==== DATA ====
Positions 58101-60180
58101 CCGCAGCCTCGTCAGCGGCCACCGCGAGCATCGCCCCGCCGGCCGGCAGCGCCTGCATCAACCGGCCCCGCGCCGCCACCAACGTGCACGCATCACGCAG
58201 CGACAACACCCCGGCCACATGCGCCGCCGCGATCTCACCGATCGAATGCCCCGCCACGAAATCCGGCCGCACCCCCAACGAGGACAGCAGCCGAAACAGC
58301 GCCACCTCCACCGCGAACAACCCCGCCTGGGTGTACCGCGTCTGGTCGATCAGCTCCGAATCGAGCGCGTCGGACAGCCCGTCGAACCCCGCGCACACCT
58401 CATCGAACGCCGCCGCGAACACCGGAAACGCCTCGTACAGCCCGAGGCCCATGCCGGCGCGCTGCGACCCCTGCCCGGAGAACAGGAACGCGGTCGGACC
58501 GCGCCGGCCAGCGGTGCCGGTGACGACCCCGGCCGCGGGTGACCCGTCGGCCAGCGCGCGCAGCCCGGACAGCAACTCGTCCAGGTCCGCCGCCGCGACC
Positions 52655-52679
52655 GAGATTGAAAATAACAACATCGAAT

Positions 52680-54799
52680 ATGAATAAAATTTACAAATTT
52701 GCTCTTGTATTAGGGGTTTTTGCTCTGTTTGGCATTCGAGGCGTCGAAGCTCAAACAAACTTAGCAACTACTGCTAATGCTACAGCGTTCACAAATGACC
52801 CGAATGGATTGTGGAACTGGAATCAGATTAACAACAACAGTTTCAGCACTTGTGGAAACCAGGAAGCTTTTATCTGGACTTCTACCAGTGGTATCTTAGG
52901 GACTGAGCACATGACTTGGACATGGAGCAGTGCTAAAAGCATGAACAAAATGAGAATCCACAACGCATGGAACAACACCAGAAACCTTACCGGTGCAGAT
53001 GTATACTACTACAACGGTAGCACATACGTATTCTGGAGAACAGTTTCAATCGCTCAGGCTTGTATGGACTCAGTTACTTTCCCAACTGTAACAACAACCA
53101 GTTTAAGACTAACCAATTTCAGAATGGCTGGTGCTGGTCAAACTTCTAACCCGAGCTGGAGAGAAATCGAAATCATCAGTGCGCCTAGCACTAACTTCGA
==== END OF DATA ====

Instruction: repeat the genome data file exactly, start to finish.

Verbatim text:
Positions 58101-60180
58101 CCGCAGCCTCGTCAGCGGCCACCGCGAGCATCGCCCCGCCGGCCGGCAGCGCCTGCATCAACCGGCCCCGCGCCGCCACCAACGTGCACGCATCACGCAG
58201 CGACAACACCCCGGCCACATGCGCCGCCGCGATCTCACCGATCGAATGCCCCGCCACGAAATCCGGCCGCACCCCCAACGAGGACAGCAGCCGAAACAGC
58301 GCCACCTCCACCGCGAACAACCCCGCCTGGGTGTACCGCGTCTGGTCGATCAGCTCCGAATCGAGCGCGTCGGACAGCCCGTCGAACCCCGCGCACACCT
58401 CATCGAACGCCGCCGCGAACACCGGAAACGCCTCGTACAGCCCGAGGCCCATGCCGGCGCGCTGCGACCCCTGCCCGGAGAACAGGAACGCGGTCGGACC
58501 GCGCCGGCCAGCGGTGCCGGTGACGACCCCGGCCGCGGGTGACCCGTCGGCCAGCGCGCGCAGCCCGGACAGCAACTCGTCCAGGTCCGCCGCCGCGACC
Positions 52655-52679
52655 GAGATTGAAAATAACAACATCGAAT

Positions 52680-54799
52680 ATGAATAAAATTTACAAATTT
52701 GCTCTTGTATTAGGGGTTTTTGCTCTGTTTGGCATTCGAGGCGTCGAAGCTCAAACAAACTTAGCAACTACTGCTAATGCTACAGCGTTCACAAATGACC
52801 CGAATGGATTGTGGAACTGGAATCAGATTAACAACAACAGTTTCAGCACTTGTGGAAACCAGGAAGCTTTTATCTGGACTTCTACCAGTGGTATCTTAGG
52901 GACTGAGCACATGACTTGGACATGGAGCAGTGCTAAAAGCATGAACAAAATGAGAATCCACAACGCATGGAACAACACCAGAAACCTTACCGGTGCAGAT
53001 GTATACTACTACAACGGTAGCACATACGTATTCTGGAGAACAGTTTCAATCGCTCAGGCTTGTATGGACTCAGTTACTTTCCCAACTGTAACAACAACCA
53101 GTTTAAGACTAACCAATTTCAGAATGGCTGGTGCTGGTCAAACTTCTAACCCGAGCTGGAGAGAAATCGAAATCATCAGTGCGCCTAGCACTAACTTCGA